Tory Heaven or Thunder on the Right by Marghanita Laski – A bitterly insightful Persephone

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This is a most unusual book, even for Persephone who have managed to bring out a wide variety of novels and other books which reflect life in the Twentieth century. This is an extended satire in the form of a short novel, in which certain characters are depicted as living in a nearly familiar setting of a post war Britain most unlike they expected. Its bitterly insightful message, that rigid divisions in society are more than unfair, shows a world in which some people seem to get everything, while the vast majority serve or suffer. It is not a political manifesto as such, but a dystopian vision in which some things seem familiar yet frequently painful. It has disturbing echoes of a society in which nothing had changed after the cataclysmic events of the Second World War, yet in this version of life, so much was different. Its skilful writing avoids melodrama, yet manages to convey so much about the daily lives of so many people.

As the novel opens, set in 1948, five people, including a young man called James, are rescued from an otherwise deserted island. Echoing Persephone’s “Miss Ranskill Comes Home” by Barbara Euphan Todd, the castaways discover a different Britain from the one that they had left a few years previously. James is pessimistic about his return, as despite a comfortable background and a public school education, he had not found his role in life or indeed a means of supporting himself. He discovers to his astonishment that it is his very background which gives him automatic status as a class A citizen, able to live a largely idle life supported by non executive directorships and the fact that the vast majority of citizens are ranked below him. Indeed there is one class of people, C, who are totally dedicated to serving As. He soon finds the lifestyle of privilege and virtually unlimited credit much to his liking, as he discovers other As who are soon suited with women who are either available to marry or ideal mistresses. Women generally within his class are no longer expected or allowed to study at University or work for money; their expectations should be for neatly arranged marriage. Other women must work within the constraints of their own classes or aspire to a relationship outside marriage; James is soon ‘provided’ with a maid for his immediate needs. His family are delighted to welcome him back, but sad that they must live a circumscribed life, not allowed to mix with those in a different class on any level. James sees some of the other castaways, some of which have not been so comfortably settled. It is the political changes which have been introduced that convince him that no change will be possible. Those with a vote preserve the status quo, those without cannot change a system which remorselessly enforces the chasm between the haves and have nots.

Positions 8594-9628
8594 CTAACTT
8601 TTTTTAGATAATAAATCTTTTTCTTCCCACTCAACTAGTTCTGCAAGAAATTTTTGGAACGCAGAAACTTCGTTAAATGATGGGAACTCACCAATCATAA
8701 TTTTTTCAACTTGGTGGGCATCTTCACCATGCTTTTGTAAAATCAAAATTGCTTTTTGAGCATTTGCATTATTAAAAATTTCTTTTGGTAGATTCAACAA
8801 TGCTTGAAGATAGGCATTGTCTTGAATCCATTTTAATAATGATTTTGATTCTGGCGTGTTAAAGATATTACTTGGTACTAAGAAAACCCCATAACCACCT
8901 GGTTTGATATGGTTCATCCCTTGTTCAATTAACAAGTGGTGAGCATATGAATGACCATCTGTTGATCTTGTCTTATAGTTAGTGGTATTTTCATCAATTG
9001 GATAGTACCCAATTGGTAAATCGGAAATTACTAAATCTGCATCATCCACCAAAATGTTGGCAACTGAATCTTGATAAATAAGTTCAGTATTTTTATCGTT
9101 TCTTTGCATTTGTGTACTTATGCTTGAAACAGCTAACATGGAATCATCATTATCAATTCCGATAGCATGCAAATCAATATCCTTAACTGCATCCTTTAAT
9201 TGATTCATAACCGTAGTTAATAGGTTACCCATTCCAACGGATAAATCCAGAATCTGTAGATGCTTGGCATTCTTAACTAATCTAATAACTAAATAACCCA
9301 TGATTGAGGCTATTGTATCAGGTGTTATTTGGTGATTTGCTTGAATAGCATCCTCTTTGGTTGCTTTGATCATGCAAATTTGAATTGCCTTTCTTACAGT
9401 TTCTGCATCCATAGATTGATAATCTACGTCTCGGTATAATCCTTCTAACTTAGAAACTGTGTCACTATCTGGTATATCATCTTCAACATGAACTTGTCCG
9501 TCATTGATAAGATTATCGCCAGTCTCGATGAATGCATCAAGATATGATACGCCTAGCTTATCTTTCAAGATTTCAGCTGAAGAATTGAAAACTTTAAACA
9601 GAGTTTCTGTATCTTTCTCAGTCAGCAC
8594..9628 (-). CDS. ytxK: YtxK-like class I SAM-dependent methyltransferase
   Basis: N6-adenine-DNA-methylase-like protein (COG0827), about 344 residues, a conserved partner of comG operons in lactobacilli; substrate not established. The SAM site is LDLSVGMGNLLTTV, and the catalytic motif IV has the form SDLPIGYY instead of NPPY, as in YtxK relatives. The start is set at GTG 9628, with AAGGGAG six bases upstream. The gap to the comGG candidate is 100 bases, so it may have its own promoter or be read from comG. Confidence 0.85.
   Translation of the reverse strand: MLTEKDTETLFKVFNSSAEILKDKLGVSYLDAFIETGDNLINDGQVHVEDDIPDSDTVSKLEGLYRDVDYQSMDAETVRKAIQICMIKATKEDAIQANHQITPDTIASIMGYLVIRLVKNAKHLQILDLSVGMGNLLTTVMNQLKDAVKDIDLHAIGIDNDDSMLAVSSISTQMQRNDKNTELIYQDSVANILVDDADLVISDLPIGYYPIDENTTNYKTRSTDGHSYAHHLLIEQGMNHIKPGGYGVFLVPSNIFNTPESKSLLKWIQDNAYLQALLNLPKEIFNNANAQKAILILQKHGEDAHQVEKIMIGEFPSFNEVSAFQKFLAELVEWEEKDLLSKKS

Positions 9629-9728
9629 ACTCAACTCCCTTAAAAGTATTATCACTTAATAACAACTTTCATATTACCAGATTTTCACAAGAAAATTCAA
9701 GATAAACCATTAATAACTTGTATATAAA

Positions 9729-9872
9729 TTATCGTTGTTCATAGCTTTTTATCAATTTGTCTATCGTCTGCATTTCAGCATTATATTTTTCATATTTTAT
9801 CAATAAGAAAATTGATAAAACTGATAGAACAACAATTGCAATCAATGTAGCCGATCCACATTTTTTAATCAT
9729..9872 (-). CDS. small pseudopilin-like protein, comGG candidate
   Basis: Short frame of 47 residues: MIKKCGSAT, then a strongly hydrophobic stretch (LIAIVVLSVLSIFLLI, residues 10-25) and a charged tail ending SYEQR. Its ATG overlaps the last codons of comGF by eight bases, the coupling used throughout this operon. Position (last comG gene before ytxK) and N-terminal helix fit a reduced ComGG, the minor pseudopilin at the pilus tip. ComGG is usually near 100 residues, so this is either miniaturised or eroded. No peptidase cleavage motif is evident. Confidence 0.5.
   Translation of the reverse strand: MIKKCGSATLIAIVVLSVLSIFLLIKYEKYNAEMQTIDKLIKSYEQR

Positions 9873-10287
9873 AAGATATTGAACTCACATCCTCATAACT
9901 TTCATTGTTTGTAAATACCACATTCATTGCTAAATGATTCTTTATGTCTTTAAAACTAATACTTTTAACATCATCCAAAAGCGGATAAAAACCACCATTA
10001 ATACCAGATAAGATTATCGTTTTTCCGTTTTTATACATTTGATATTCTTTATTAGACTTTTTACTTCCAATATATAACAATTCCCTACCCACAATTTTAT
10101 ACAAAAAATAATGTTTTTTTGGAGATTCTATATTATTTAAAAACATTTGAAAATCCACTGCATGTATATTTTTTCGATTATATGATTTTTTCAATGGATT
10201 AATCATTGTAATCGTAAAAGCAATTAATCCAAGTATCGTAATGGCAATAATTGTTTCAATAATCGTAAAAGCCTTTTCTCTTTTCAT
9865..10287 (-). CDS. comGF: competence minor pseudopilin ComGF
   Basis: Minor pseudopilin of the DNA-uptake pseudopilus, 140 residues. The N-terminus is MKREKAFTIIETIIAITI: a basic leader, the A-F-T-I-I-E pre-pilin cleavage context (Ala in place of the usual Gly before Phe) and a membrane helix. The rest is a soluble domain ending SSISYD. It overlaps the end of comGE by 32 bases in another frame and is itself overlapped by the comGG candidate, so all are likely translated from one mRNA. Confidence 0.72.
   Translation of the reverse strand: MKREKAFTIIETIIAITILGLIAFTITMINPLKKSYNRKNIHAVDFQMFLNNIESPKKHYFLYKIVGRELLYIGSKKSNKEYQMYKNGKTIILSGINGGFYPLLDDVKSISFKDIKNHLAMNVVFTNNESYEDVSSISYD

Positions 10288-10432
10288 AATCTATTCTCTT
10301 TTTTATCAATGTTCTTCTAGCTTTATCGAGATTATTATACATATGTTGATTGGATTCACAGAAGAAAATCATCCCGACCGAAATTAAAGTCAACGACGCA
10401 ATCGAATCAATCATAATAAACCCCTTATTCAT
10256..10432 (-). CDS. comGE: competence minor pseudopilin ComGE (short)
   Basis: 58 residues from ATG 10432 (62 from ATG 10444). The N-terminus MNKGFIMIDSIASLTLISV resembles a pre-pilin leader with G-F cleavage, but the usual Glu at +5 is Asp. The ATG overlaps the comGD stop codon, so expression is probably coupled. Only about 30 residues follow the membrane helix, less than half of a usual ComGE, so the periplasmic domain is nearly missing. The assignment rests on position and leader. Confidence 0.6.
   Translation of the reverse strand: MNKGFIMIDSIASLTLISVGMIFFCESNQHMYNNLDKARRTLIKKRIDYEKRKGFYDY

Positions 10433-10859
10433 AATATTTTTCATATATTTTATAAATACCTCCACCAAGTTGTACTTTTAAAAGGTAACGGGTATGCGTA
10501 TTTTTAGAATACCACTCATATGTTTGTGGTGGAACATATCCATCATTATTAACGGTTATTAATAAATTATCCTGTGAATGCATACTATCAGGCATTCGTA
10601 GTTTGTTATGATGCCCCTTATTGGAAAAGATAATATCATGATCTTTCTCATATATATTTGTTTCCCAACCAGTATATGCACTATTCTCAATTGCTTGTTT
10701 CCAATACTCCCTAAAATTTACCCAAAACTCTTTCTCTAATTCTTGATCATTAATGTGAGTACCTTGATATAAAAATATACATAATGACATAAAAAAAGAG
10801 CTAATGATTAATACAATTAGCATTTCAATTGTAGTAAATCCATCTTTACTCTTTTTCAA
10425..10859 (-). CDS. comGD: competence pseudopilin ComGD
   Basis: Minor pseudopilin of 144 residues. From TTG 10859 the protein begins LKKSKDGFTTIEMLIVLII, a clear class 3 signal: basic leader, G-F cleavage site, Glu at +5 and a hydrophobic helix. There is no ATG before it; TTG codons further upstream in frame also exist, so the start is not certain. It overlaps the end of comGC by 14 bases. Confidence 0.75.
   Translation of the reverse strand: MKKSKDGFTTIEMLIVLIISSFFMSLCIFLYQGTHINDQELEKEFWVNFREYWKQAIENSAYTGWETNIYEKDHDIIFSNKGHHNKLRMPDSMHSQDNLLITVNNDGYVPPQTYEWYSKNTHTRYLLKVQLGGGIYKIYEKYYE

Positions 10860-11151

This is both a book of its time, but also a book which arguably speaks to society today. We know what happened to Britain after the Second World War; the austerity, rationing and shortages which affected everyone. Here the solution is to toughen the divides so one class has as much as it wants, while the rest of society has to make do. The system of democracy has reverted to control by the already powerful and rich, with Trade Unions and intellectuals being ruthlessly suppressed. This is a skillfully written book, full of wry observations on a society with not totally unfamiliar elements. It is a story, a work of imagination, yet engaging in its black humour and recognisable characters. It is a strange satire, yet a readable novel for times beyond the 1940s. I was very grateful to receive a review copy of this book, which I found an really good, unusual read.

This book is one of the three new Persephone books just released.  I have actually got another review of an older book to post, so watch this space for more Persephone books!

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